Oil and Gas Sector – HELP, Open Acreage Policy, etc.

Ethanol Blending


From UPSC perspective, the following things are important :

Prelims level: Ethanol blended petrol (EBP) Program

Mains level: E-vehicles, Green technologies

Prime Minister has announced that India has achieved its target of blending 10% sugarcane-extracted ethanol in petrol, ahead of schedule.

What is ethanol blending?

  • Blending ethanol with petrol to burn less fossil fuel while running vehicles is called ethanol blending.
  • Ethanol is an agricultural by-product which is mainly obtained from the processing of sugar from sugarcane, but also from other sources such as rice husk or maize.
  • Currently, 10% of the petrol that powers your vehicle is ethanol.
  • Though we have had an E10 — or 10% ethanol as policy for a while, it is only this year that we have achieved that proportion.
  • India’s aim is to increase this ratio to 20% originally by 2030 but in 2021, when NITI Aayog put out the ethanol roadmap, that deadline was advanced to 2025.

Why need ethanol blending?

  • Ethanol blending will help bring down our share of oil imports (almost 85%) on which we spend a considerable amount of our precious foreign exchange.
  • Secondly, more ethanol output would help increase farmers’ incomes.
  • India’s net import of petroleum was 185 million tonnes at a cost of $55 billion in 2020-21.
  • A successful ethanol blending programme can save the country $4 billion per annum.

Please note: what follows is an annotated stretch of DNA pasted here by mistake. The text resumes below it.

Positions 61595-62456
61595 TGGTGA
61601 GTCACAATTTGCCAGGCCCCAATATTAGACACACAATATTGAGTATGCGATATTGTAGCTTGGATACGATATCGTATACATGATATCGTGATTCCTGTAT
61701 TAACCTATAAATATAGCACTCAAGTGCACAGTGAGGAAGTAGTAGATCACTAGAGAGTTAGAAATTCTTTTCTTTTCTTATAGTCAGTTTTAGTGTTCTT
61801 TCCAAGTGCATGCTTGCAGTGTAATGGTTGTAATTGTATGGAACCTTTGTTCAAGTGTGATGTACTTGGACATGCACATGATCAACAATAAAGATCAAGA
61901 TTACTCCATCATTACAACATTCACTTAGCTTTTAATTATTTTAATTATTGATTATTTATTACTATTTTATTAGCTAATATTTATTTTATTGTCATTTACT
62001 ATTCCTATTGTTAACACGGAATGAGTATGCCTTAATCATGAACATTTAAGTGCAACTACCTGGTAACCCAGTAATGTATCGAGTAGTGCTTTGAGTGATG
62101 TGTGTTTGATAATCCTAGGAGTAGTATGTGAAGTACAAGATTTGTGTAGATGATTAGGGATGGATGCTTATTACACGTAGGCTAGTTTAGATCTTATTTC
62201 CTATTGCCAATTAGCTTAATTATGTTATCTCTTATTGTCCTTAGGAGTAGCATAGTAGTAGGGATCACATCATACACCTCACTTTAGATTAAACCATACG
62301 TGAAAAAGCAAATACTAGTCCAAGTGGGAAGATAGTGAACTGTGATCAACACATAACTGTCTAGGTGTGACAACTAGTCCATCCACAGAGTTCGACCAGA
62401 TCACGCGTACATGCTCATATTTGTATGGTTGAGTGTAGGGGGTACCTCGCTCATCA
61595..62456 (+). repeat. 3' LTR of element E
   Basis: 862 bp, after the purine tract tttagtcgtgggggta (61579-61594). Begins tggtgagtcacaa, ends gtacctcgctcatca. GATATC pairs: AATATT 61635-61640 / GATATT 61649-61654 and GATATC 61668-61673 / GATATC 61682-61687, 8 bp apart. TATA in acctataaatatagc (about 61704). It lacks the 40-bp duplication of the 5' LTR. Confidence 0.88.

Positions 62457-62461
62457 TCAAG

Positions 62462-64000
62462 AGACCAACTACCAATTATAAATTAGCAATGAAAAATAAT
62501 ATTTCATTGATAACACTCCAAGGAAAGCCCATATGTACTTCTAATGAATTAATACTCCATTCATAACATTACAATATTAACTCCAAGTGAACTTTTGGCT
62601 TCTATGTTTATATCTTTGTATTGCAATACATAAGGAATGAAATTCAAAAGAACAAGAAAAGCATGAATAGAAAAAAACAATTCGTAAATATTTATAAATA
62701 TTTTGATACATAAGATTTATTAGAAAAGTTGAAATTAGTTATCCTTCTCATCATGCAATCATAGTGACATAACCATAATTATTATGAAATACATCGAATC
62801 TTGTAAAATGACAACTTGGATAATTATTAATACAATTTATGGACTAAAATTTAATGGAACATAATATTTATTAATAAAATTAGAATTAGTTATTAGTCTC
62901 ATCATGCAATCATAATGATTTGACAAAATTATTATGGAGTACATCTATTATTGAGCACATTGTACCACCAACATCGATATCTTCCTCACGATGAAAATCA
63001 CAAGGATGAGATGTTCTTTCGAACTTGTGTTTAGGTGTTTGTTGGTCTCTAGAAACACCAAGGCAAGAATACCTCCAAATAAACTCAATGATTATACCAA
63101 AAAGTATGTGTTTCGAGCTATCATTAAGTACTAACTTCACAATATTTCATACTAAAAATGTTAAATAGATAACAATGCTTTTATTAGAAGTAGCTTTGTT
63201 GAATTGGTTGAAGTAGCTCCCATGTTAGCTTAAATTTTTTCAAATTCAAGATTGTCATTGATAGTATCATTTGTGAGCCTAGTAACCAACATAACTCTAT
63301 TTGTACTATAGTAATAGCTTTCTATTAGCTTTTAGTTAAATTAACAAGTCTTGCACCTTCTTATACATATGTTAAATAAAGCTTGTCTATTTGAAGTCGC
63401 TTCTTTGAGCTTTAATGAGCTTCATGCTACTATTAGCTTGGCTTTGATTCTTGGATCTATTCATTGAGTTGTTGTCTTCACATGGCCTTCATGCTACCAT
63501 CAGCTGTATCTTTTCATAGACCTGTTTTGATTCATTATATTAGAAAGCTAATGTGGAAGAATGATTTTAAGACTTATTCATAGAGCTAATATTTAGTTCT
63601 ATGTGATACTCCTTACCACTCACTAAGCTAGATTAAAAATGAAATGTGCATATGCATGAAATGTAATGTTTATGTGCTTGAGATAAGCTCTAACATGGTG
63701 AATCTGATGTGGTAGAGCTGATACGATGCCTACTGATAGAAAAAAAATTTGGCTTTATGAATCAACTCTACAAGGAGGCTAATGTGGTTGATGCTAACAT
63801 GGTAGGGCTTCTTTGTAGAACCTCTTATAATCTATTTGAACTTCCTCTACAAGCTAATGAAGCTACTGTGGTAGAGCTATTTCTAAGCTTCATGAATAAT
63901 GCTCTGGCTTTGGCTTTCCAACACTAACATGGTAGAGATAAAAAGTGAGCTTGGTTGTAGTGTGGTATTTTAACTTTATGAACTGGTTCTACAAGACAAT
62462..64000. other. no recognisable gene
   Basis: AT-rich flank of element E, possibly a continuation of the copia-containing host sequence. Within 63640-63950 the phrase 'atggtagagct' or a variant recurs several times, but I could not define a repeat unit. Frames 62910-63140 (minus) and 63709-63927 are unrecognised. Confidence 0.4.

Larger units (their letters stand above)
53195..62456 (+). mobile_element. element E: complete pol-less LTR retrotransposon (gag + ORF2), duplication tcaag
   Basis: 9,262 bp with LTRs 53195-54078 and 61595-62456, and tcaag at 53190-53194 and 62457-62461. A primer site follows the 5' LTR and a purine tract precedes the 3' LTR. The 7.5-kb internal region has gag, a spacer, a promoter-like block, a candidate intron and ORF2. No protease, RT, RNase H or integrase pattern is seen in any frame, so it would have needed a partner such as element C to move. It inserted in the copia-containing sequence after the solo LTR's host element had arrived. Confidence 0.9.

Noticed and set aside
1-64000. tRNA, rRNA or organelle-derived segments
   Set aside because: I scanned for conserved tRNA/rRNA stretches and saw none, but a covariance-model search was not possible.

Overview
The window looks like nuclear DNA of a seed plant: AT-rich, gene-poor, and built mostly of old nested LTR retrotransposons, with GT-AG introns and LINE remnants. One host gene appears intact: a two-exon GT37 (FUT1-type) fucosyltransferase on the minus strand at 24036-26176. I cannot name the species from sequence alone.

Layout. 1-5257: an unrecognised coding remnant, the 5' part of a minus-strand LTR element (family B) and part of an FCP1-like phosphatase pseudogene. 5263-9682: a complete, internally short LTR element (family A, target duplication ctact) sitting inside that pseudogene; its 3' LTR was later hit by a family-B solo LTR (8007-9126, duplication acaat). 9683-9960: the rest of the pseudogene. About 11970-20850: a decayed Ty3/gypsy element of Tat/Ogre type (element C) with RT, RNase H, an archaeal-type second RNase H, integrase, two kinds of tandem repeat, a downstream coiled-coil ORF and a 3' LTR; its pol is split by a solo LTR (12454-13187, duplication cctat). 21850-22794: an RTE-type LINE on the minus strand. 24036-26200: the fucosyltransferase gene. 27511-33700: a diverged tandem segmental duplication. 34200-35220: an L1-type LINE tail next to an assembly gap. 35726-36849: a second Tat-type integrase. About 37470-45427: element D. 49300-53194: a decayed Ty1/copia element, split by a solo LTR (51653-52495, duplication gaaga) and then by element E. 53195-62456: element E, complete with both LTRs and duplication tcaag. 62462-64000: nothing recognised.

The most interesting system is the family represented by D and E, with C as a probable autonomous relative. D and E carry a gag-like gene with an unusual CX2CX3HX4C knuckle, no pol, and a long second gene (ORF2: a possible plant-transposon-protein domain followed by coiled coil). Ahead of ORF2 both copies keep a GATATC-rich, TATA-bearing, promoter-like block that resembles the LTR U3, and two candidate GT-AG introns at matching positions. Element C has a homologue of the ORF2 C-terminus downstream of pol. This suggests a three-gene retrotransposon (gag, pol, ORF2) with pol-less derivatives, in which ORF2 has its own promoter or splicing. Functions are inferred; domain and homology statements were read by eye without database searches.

What are first-generation and second-generation ethanols?

  • With an aim to augment ethanol supplies, the government has allowed procurement of ethanol produced from other sources besides molasses — which is first-generation ethanol or 1G.
  • Other than molasses, ethanol can be extracted from materials such as rice straw, wheat straw, corn cobs, corn stover, bagasse, bamboo and woody biomass, which are second-generation ethanol sources or 2G.
  • While inaugurating the Indian Oil Corporation’s (IOC) 2G ethanol plant last week, PM referred to not only the prospect of higher farmer income but also dwelt upon the advantages of farmers selling the residual stubble — left behind after rice is harvested — to help make biofuels.
  • This means lesser stubble burning and therefore, lesser air pollution.

How have other countries fared?

  • Though the U.S., China, Canada and Brazil all have ethanol blending programmes, as a developing country, Brazil stands out.
  • It had legislated that the ethanol content in petrol should be in the 18-27.5% range, and it finally touched the 27% target in 2021.

How does it impact the auto industry?

  • At the time of the NITI Aayog report in June last year, the industry had committed to the government to make all vehicles E20 material compliant by 2023.
  • This meant that the petrol points, plastics, rubber, steel and other components in vehicles would need to be compliant to hold/store fuel that is 20% ethanol.
  • Without such a change, rusting is an obvious impediment.

Are there other alternatives?

  • Auto industry prefer the use of biofuels as the next step, compared to other options such as electric vehicles (EV), hydrogen power and compressed natural gas.